The following resources are also useful for those studying Orthodox-Evangelical relations
Since its founding in 1993, the EWC&M Report has covered all aspects of church life in post-Soviet states, with special attention devoted to the interface of Orthodox, Protestant, and Catholic confessions. The report is included in EBSCO’s Academic Search International database.
In 2020, Mark Elliott (Editor Emeritus, East-West Church Report, www.eastwestreport.org) released a book with First Fruits Press, The Arduous Path of Post-Soviet Protestant Theological Education. This is a compilation of his articles on the subject from 1993 through 2020. It is available to be read or downloaded freely at: https://place.asburyseminary.
The print version of this journal ceased to appear after 2012, but an online edition, Occasional Papers on Religion in Eastern Europe, continues to appear. The website makes many relevant articles available for download.
Ion Bria, ‘Evangelism, Proselytism, and Religious Freedom in Romania: An Orthodox Point of View’, Journal of Ecumenical Studies 36 (1999), pp.163-201
Mark Elliott, ‘East European Missions, Perestroika, and Orthodox-Evangelical Tensions’, Journal of Ecumenical Studies 33 (1996), pp.9-20
Mark Elliott, ‘Orthodox-Protestant Relations in the Post-Soviet Era’, Religion in Eastern Europe 23 (October 2003), pp.31-50
Tim Grass, response to the Anglican-Orthodox dialogue statement, The Church of the Triune God (2008). This was written at the request of Martin Davie of the Church of England’sCouncil for Christian Unity.
D. Oliver Herbel, Turning to Tradition: Converts and the Making of an American Orthodox Church, New York: OUP, 2014. Includes two chapters on the Evangelical Orthodox Church which was led by Fr Peter Gillquist
Darrell Jackson, ‘Proselytism in a Central and Eastern European Perspective’, Journal of European Baptist Studies 8 (2008), pp.18-36
Darrell Jackson, ‘Inspiring Examples of Co-operation in Witness and Mission’, unpublished paper, 2007
Darrell Jackson, ‘Mission and the Orthodox Churches’, St Francis Magazine, no.2 (September 2005), online at
T. Keppeler, ‘Romania’s Army of the Lord’, Evangelical Mission Quarterly 29 (1993), pp. 132-8
Danut Manastireanu, ‘What should non-Orthodox Christians know about Orthodox Spirituality?’, unpublished paper, 2014
Constantin Prokhorov, Russian Baptists and Orthodoxy, 1960-1990: Theology, Liturgy, and Traditions, Langham Monographs, 2014
Ronald G. Roberson, The Eastern Christian Churches: A Brief Survey, 7th edn (Rome, 2010)
From a Roman Catholic perspective, this useful survey covers Eastern Orthodox, Oriental Orthodox, the Church of the East, and Eastern-Rite Catholic churches, with full statistical information.
Dan Sandu, ‘The Evangelising Orthodoxy Revisited’.
This paper, hitherto unpublished in English, offers an Orthodox rationale for the necessity of evangelism, which it contrasts with what it sees as Evangelical propagandizing. Even those who disagree with aspects of its critique should welcome its positive exposition.
Walter Sawatsky, ‘Inter-Church Mission dialogue: Orthodox, Catholic, Protestant and Evangelical’, pages 164-86 [please e-mail if you can tell me which book this is from]
David P. Teague, Godly Servants: Discipleship and Spiritual Formation for Missionaries (revised edn Trinity Discipleship ministries, 2018), 194 pages, available as hard copy or e-book.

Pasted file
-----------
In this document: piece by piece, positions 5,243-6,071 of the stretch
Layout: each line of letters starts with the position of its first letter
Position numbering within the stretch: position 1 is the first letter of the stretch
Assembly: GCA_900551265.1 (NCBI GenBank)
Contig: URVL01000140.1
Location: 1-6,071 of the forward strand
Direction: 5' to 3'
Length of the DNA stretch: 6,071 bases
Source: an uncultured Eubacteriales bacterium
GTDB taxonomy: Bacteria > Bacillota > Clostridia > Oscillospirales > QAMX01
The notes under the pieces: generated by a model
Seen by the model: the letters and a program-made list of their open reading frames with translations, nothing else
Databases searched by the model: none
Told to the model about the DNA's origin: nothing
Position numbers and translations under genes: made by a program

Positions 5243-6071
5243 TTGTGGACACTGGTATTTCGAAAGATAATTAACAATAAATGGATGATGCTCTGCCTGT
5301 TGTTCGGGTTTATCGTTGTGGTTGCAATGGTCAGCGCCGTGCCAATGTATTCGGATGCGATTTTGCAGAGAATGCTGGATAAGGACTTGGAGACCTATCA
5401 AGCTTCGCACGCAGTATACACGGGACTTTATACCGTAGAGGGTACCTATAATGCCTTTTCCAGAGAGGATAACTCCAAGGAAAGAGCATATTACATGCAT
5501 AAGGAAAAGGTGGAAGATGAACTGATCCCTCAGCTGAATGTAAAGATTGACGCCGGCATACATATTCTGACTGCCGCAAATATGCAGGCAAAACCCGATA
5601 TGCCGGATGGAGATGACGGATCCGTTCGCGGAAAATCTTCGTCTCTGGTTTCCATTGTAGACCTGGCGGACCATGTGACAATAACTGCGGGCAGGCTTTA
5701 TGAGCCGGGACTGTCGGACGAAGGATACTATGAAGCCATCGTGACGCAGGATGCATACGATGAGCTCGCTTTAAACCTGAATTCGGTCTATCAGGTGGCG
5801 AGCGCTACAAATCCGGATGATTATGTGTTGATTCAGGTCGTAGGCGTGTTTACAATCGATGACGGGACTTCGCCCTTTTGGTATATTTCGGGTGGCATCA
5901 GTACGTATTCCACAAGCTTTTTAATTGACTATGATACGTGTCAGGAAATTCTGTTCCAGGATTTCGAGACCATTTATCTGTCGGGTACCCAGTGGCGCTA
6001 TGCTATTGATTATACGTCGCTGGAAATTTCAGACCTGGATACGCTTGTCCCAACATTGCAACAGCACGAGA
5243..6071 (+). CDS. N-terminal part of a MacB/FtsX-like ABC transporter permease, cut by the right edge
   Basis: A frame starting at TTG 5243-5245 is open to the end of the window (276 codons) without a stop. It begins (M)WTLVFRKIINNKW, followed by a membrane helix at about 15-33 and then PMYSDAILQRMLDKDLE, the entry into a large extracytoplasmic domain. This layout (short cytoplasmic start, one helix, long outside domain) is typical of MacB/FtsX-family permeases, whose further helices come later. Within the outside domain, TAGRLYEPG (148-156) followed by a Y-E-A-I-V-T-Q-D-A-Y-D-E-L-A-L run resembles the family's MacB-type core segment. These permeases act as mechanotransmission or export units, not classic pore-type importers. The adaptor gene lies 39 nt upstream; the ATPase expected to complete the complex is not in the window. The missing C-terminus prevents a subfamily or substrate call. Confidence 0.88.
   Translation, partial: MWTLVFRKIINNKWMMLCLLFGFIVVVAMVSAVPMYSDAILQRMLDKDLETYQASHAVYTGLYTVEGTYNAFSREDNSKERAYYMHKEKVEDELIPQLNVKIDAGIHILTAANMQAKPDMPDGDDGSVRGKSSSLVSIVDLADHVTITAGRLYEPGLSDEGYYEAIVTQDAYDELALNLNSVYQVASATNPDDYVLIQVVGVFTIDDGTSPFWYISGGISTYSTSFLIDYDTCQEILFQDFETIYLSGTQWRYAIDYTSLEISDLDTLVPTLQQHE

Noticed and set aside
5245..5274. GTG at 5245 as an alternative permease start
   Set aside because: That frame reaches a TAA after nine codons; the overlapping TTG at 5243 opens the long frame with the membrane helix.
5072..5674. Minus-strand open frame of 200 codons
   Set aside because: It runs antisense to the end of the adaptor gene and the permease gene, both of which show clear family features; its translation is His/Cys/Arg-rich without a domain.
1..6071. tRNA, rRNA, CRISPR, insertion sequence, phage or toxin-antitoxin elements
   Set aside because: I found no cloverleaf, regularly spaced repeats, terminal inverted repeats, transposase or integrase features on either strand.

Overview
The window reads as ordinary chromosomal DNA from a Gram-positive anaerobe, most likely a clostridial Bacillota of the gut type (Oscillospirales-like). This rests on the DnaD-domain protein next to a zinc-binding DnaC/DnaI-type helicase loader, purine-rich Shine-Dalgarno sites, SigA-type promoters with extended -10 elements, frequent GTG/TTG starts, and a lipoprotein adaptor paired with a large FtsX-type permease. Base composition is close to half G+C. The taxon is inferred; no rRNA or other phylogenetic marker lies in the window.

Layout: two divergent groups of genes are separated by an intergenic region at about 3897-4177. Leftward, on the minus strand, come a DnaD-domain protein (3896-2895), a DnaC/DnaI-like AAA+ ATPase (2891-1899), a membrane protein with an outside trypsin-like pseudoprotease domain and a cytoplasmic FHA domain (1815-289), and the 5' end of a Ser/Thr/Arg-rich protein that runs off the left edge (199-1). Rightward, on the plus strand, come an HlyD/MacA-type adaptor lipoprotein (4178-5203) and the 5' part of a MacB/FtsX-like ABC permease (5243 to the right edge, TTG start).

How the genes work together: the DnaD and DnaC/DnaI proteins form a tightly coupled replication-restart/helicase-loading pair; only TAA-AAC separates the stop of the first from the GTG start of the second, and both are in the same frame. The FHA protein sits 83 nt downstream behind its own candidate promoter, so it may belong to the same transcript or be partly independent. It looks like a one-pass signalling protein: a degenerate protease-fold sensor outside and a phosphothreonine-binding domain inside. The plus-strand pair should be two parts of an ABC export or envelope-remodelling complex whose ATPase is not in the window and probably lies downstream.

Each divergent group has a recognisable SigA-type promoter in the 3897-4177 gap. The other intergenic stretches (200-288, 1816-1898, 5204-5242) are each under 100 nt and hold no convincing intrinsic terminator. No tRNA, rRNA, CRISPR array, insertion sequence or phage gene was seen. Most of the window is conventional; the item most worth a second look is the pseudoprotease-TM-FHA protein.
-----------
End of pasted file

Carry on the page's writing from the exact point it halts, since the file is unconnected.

The Amazon page says:
‘The purpose of GODLY SERVANTS is to help evangelical missionaries to deepen their Christian spirituality. While many books are now available about spiritual formation, little has been written specifically for missionaries. Missionary life presents its own unique challenges that require a specialized treatment. GODLY SERVANTS explains spiritual formation clearly and has abundant, practical applications. Dr David Teague served as a missionary in the Middle East and is now a seminary lecturer and pastor. He especially brings to his writing a familiarity with the spirituality of the Desert Fathers and Mothers of Egypt. This book is an outgrowth of the seminars on spiritual formation which his team conducted for Interserve, an evangelical mission with over 800 workers in more than 30 countries.’
Works on the Early Church Fathers
For Evangelicals wishing to explore the teaching of the Fathers, as well as Orthodox wishing to find out more about Evangelical approaches to the Fathers, the following may be helpful. There are other useful titles on the ‘Orthodoxy for Evangelicals’ page.
Christopher A. Hall, Reading Scripture with the Church Fathers (Downers Grove, IL: Intervarsity Press, 1998)
J.N.D. Kelly, Early Christian Doctrines (5th edition, London: Bloomsbury, 2014)
Thomas Oden, General Ed., Ancient Christian Commentary on Scripture (multi-volumes, Downers Grove, IL: InterVarsity Press)
Boniface Ramsey, Beginning to Read the Fathers (revised edition, New York: Paulist Press, 2012)
Maxwell Staniforth, revised by Andrew Louth (eds), Early Christian Writings: The Apostolic Fathers (London: Penguin Books, 1987)
Robert Wilken, The Spirit of Early Christian Thought: Seeking the Face of God (New Haven, CT: Yale University Press, 2003)
Evangelicals and the Early Church:
George Kalantzis and Andrew Tooley, Evangelicals and the Early Church: Recovery, Reform and Renewal (Eugene, OR: Cascade Books, 2012)
Robert E. Webber and David Neff, Common Roots: The Original Call to Ancient Future Faith (Grand Rapids, MI: Zondervan, 2009)
D.H. Williams, Evangelicals and Tradition: The Formative Influence of the Early Church (Grand Rapids, MI: Baker Academic, 2005)
If you are aware of resources we should be listing here please send them (or information about them) to email@example.com